On more than a handful of occasions, I’ve written about investors’ propensity to buy and sell at exactly the wrong times (i.e. investors tend to buy high, and then sell low). And, I’m so engaged in this issue because bad investing behaviour in buying and selling (as opposed to investing based on bad research or analysis) is often one of the main reasons that cause investors to earn poor returns. My latest article touching on the topic was published exactly a week ago titled “Don’t Blame Money Managers Solely For Losses – Look At Yourself Too”. In it, I…
On more than a handful of occasions, I’ve written about investors’ propensity to buy and sell at exactly the wrong times (i.e. investors tend to buy high, and then sell low). And, I’m so engaged in this issue because bad investing behaviour in buying and selling (as opposed to investing based on bad research or analysis) is often one of the main reasons that cause investors to earn poor returns.
My latest article touching on the topic was published exactly a week ago titled “Don’t Blame Money Managers Solely For Losses – Look At Yourself Too”.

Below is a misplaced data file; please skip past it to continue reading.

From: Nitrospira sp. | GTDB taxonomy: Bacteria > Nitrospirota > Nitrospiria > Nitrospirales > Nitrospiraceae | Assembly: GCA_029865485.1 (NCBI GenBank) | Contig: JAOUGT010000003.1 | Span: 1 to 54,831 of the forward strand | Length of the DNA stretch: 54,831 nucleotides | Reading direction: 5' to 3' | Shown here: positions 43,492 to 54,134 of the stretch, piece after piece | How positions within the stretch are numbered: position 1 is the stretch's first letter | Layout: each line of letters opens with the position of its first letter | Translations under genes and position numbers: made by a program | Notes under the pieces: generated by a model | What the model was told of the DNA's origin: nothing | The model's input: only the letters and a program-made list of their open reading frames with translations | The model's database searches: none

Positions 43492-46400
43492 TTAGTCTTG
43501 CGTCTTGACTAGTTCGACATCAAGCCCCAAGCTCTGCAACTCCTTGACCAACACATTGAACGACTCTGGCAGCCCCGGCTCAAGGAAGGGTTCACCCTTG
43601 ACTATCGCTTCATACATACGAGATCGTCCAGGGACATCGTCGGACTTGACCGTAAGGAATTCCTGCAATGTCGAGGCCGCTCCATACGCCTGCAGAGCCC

In it, I shared the experience that legendary US fund manager Bill Miller (Miller became a legend when he beat the S&P 500 in every single year between 1990 and 2005) had with his funds’ investors. He was frustrated with how his investors often ended up buying high and selling low and even shared how one of his investors had pulled out all his funds in 2008 despite knowing that it was one of the worst possible times to do so.
Earlier today, I found a pictorial representation of what Bill Miller had experienced with his investors, but on a much broader scale. And since you know what they say about how pictures can represent a thousand words, here it is, courtesy of the Federal Reserve Bank of St. Louis’ blog:
Source: Blog post at the Federal Reserve Bank of St. Louis; data source from Investment Company Institute
It’s intuitively clear from the chart how investors had been chasing performance – increasing their purchases when things look rosy, and then pulling out of their investments en masse when things turn south. According to the blog post, the “correlation coefficient between the [funds’] returns and flows was 0.49.”